The first question I get when the word calisthenics rolls off my tongue is, “What is that?” with a hint of skepticism. I do not blame people for being skeptical because calisthenics is pretty mysterious in its nature. The word itself is of Greek origin and is a combination of two words. ‘Kalos’ which means aesthetic beauty and ‘Sthenos’ which means strength.
Calisthenics is beautiful strength.
It is what the Spartans practiced to be the best warriors in all of Greece. If you need an idea of Spartans and their combat abilities be sure to watch the movie ‘300’. What makes it so mysterious though? It is probably the fact that when advanced versions of calisthenics moves are being done they look unreal and make the doer seem super human.
Handstand on an sunny day 🙂
What is even more interesting is that everyone has done something that resides in the realm of calisthenics at least once. Whether it be a push up, pull up, bridge, handstand, jumping jack or a cartwheel it’s all calisthenics. When you use your body to workout you are practicing calisthenics.
I came upon calisthenics by accident in 2015 and I have been practicing it ever since.
My practice has revealed quite a number of things to me while also correcting so many misconceptions I had about strength and fitness. Calisthenics has many secrets to share but today I’ll share these three:
- The Body Works As A Unit
The Front Lever is an advanced compound isometric exercise
Weightlifting generally focuses on isolating muscle in order to make it grow. That is the reason you will notice people doing 3 to 5 exercises for the chest, arms, legs or any other muscle group. The only drawback is that in the real world the body works as a unit. You may lift amazing weight with your biceps but you will fail to do a single pull up because your biceps are strong enough to carry you but your forearms, fingers and lat muscles aren’t.
Calisthenics movements are always compound movements that work more than one muscle group at any given time. This means that they not only make you stronger, they make you stronger proportionally. When you do a pull up your biceps, forearms and lat muscles will grow together in proportion leading to the type of body structure that lands on the cover of Men’s Health magazine. To reap the benefits of your body’s potential start doing more compound exercises. Burpees are an excellent example because they are a full body exercise that aids in weight loss and gaining strength at the same time. Other compound exercises include mountain climbers and jumping jacks to name a few.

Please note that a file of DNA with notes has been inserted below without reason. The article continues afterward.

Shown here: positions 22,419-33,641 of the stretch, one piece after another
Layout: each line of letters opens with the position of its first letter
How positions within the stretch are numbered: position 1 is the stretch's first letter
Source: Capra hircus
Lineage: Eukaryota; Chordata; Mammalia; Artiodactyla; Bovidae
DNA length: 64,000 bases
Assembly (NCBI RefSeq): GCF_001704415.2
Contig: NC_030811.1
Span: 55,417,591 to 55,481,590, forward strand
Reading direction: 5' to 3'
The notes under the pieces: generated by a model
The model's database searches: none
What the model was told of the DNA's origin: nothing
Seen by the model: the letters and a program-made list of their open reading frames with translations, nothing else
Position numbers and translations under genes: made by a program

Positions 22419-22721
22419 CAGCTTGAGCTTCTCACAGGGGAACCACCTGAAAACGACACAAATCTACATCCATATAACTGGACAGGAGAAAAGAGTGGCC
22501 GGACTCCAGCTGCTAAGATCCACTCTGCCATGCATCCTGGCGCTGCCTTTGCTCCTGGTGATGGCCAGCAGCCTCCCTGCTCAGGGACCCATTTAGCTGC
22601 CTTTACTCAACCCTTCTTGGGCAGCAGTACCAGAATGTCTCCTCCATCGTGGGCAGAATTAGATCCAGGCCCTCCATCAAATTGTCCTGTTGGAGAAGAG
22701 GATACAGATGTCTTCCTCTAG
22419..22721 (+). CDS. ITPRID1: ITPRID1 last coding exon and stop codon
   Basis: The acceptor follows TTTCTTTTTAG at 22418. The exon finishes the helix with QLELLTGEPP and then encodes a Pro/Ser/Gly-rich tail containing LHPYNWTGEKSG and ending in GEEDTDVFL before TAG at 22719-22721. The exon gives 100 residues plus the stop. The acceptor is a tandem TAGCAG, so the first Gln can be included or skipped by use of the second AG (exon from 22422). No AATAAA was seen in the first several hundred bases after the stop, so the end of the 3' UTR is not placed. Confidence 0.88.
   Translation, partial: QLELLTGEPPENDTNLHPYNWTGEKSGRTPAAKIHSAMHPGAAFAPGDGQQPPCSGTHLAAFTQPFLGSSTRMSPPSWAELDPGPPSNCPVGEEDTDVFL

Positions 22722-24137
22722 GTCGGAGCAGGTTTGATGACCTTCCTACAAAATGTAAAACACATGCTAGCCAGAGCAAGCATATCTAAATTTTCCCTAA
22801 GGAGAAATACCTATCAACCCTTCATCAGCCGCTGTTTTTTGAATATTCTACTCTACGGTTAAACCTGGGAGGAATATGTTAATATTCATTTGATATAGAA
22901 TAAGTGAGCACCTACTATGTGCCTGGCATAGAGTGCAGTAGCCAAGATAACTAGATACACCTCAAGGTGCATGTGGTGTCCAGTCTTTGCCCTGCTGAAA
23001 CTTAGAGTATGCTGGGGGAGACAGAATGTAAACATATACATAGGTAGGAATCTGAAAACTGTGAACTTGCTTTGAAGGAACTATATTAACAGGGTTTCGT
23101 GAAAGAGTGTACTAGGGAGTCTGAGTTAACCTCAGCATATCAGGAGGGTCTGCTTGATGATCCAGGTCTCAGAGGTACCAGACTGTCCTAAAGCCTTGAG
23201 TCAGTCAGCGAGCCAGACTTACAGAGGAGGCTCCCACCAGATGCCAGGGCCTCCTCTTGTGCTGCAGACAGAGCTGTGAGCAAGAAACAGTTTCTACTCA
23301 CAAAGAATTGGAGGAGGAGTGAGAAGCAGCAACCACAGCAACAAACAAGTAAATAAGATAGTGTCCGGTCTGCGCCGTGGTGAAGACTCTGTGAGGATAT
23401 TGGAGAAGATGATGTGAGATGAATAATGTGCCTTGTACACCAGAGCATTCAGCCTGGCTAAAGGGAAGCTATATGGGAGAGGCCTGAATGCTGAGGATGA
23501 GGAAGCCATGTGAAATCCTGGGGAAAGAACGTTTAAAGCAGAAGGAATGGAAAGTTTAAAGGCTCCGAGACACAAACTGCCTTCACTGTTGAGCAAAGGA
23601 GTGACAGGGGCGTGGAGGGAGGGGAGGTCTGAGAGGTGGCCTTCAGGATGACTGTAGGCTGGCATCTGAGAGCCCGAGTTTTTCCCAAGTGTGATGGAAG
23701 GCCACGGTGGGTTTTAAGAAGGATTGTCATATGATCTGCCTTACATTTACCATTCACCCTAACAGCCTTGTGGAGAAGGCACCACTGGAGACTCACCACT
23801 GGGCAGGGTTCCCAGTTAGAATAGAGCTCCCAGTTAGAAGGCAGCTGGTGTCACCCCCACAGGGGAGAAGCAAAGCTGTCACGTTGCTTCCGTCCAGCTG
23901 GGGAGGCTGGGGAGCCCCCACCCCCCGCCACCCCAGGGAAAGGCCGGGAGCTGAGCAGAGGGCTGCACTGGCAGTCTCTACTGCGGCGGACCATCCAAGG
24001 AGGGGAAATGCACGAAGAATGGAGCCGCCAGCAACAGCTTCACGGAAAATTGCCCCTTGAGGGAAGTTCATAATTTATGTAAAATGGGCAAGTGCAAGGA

2. Intensity Is Key
A 1 arm lever is Intense!
Intensity by my definition is the time spent while your muscle/s are under tension. If you squat and you hold it at the bottom it gets intense. If you run at full speed you’ll find it more intense than jogging. Intense exercises burn way more calories and tone muscle. If fitness is the goal upping the intensity is the key that opens that door. Calisthenics moves are compounded so it is a given that they will be intense if done right. Intensity depends on form very much. In weight lifting, the heavier you go the more likely you are to affect your form. In calisthenics, form depends on how strong you are. If you try a 1 arm push-up before having mastered the narrow/diamond push-up you may go down but you won’t come up and your body will tell you why. How can you make your exercises more intense? Slow down the rate at which you do them. That engages more muscle.
Decreasing rest periods also increases intensity because the muscle won’t have time to replenish its chemical reserves or Adenosine triphosphate if we are getting technical. That means aim to have shorter workouts with less rest and more work. However, intensity does not mean doing 10 or even 20 sets. Nor does it mean running 8 kilometers often. 2 kilometers covered using sprints and jogs is way more intense than 8km done jogging. push the body hard for a short time then let it rest and recover. Do not push it too hard because it will push back.
Intensity is the key to fitness no matter the discipline.
3. The Only Supplement You Need Is Your Focus
I have used supplements. When I did weight training I took supplements and I believed they made me grow although I never quite saw the results I wanted to see. When I started calisthenics I stopped using supplements and focused on working out, resting and eating. I gained weight all the same but this time it was actually muscle mass because I could see the muscle. I got a gift of supplements earlier this year and decided to give them a go again. I gained weight but my muscle definition went down and I couldn’t do the more challenging moves I had become accustom to doing. I got fat. That incident brought me to the conclusion that supplements make me fat. I speak for myself there. Perhaps they make everyone fat then people work hard to burn off the fat and attain muscle but, can’t food do the same thing? Calisthenics taught me that I just have to eat right, put in the work and the results will come. I have nothing against supplements but I believe they are unnecessary if your goal is fitness.
I would advise you focus on eating clean and regularly. That will give your body the caloric intake it needs to grow. Workout intensely till you feel yourself trembling. That will send the signal to your brain that your body needs to grow. The most important part is resting. Muscle only grows when you sleep and you have to sleep adequately. The recommended amount of sleep for real muscle growth is ten hours but nobody has that much time so aim for seven to eight hours of sleep. The rest is clock work.
A Calisthenics Body
Your discipline may be different from mine and that’s alright but these 3 lessons are not etched only in calisthenics. Calisthenics just taught them to me and if you can apply them in what you do you will be amazed at the results you achieve.
Cheers to your fitness and well being.
Paul T. Bako